Although the funders are here in Pagosa for a very short period of time, non-profit groups and other community involvement should be aware of how important it is to try and get a "piece of the funding pie." The Loaves and Fishes organization will provide lunch, the high school media class is preparing a community video on "The Growth Gap," a review will be held at the Ruby Sisson Library, several businesses have donated desserts to the community review session, and many non-profit organizations have attended training meetings to learn how to "make the ask."

You will hear more about Philanthropy Days the next couple of weeks. We know the community could not exist without the help of the hundreds of volunteers to man our various non-profit organizations. It is also a reality that these organizations depend heavily on donations. Let's get behind our non-profit groups as we show off our community, display how we work together to make things happen and illustrate how we need financial support through grants and major donations. If you would like to know how you can help support Philanthropy Days, call Livia Lynch at the Education Center at 264-2835.

Dance the night away

For all you dancers, the community center is hosting the May Dance 7:30-10:30 p.m. Friday, May 19. Tickets are $5 in advance and $8 at the door. A cash bar will be available along with free snacks. DJ Michael Murphy is sure to get everyone up and moving. You may purchase tickets at the center and at WolfTracks. Friday, June 23, The High Rollers will be the entertainment. Come out and get your blood pumping at the May community dance.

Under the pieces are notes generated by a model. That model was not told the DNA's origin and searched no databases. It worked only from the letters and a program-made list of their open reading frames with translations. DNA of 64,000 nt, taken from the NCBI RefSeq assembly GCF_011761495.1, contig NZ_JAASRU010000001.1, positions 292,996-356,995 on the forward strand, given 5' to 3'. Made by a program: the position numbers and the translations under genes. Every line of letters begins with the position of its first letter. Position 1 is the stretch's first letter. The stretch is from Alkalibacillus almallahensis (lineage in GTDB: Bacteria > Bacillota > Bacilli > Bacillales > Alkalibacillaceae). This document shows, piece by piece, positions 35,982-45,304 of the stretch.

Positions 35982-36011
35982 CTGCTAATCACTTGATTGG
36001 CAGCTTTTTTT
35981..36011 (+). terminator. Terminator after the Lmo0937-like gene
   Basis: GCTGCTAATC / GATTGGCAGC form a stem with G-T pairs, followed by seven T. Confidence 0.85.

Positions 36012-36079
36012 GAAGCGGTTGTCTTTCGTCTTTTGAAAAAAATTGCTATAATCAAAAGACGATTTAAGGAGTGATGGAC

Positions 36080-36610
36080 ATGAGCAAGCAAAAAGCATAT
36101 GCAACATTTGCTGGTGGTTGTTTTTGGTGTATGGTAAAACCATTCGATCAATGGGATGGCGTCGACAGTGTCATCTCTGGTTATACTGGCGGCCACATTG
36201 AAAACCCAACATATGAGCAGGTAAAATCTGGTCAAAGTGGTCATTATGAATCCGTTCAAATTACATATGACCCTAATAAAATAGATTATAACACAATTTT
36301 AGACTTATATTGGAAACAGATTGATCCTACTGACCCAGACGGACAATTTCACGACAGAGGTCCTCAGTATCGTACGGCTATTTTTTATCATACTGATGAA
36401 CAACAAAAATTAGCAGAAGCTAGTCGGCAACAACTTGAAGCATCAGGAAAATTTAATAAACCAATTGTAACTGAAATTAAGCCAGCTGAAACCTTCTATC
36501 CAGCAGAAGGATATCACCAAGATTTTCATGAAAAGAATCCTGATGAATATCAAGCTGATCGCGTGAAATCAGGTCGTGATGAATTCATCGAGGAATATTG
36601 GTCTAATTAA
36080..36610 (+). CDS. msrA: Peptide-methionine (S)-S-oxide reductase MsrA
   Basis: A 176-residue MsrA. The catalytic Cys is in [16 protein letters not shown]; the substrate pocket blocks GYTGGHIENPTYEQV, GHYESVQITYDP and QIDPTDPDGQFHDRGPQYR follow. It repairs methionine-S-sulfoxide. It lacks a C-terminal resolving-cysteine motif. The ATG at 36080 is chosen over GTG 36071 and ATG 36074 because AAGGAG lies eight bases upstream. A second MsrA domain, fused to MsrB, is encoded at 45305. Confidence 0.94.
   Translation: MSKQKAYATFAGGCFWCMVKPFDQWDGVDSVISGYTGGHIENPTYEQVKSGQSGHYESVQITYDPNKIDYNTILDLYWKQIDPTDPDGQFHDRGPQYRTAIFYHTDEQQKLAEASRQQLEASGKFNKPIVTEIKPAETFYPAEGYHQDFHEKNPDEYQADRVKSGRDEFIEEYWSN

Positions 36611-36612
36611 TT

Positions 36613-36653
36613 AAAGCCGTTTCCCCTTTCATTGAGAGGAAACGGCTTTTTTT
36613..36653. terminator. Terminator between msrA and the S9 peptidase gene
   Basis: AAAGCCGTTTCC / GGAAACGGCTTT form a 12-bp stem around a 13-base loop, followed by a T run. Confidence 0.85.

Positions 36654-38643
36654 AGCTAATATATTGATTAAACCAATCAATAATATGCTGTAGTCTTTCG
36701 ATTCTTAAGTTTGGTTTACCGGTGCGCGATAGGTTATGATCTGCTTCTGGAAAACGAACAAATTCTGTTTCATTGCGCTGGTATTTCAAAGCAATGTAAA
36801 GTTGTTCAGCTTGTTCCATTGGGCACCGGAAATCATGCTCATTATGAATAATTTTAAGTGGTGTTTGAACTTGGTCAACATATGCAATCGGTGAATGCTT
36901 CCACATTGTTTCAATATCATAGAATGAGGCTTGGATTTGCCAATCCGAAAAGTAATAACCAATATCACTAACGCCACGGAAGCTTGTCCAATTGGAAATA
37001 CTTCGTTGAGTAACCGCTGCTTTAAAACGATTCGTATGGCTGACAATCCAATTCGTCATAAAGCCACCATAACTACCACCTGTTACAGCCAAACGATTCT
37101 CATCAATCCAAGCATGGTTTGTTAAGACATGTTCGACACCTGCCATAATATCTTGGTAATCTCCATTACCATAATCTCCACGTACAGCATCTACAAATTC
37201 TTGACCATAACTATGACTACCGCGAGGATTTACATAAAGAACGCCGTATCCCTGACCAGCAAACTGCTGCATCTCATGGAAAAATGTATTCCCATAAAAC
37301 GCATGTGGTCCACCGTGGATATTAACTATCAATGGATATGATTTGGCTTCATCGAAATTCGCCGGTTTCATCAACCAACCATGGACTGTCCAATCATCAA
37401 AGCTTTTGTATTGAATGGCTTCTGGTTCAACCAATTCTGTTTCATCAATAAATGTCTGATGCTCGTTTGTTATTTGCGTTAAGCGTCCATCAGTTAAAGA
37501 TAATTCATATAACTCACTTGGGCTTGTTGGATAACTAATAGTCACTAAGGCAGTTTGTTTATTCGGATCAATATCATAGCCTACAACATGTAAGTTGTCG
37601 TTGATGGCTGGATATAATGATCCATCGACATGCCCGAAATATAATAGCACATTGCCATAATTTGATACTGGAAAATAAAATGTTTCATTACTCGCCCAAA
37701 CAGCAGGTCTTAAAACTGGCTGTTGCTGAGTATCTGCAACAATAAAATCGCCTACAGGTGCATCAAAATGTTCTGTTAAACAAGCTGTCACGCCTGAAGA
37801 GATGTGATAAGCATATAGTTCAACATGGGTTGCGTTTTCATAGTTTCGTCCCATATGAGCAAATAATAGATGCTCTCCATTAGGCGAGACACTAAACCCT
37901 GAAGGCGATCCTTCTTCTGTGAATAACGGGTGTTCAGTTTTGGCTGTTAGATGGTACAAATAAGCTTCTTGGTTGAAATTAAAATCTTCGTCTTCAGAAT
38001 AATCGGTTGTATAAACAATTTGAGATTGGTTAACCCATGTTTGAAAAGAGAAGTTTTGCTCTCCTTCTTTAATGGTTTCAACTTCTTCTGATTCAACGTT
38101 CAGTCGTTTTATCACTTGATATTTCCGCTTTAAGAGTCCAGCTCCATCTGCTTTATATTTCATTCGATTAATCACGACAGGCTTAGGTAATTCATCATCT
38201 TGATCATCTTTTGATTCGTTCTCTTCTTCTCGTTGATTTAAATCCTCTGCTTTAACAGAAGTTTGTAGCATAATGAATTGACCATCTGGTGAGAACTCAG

PSAC auctions

The Pagosa Springs Arts Council invites the public to the 2006 silent and live auctions, Saturday, June 3, starting at 5 p.m.

Enjoy elegant hors d'oeuvres prepared by Wildflower Catering, entertainment by harpist Natalie Tyson and a cash bar, along with beautiful art items. Tickets are $15 and may be purchased at the Chamber of Commerce, Moonlight Books, Lantern Dancer Gallery, the PSAC gallery and WolfTracks.

Support this wonderful organization that promotes art and many of its offshoots while garnering a fine piece of art for your home or office. Also mark July 9 on your calendar and attend the 2006 Home and Garden Tour for 2006 as well.

Newsletter deadline

If you would like to have your insert placed in the Chamber of Commerce newsletter coming out the beginning of June, get them to us by Friday, May 26. The inserts need to be flat (not folded), 8 1/2 x 11 paper, and it can be two-sided. We will need 700 copies. This service is available to Chamber members. This is a great way to advertise new merchandise you may have in the store, a sale, a business move or new people who have joined your team.

Give Kimberley a call at 264-2360 if you need more information. This next newsletter will be chock full of events happening in June and July.

Welcome members

One of our new members this week is a group interested in preserving and helping people enjoy our beautiful San Juan River, the Friends of the Upper San Juan River. This group is dedicated to promoting, preserving and celebrating Pagosa's stretch of the San Juan River. The Friends are once again planning to have a mini-river celebration this year, Sunday, June 4. They will start the day with a river cleanup and then have some fun on the river and close out the festivities with a barbecue. If you are interested in joining this group or need more information, contact Connie Cook at 264-3804. We welcome the Friends aboard and wish them much success as they grow in community involvement and exposure supporting such a focal point in our community.

We also have Upstream Energy Consultants with David Grey joining this week. David offers geological and geophysical consulting services for the petroleum industry. For those developers or organizations that need site or exploration studies, give Upstream Energy Consultants a call at 731-2908. Welcome David and thank you for your involvement.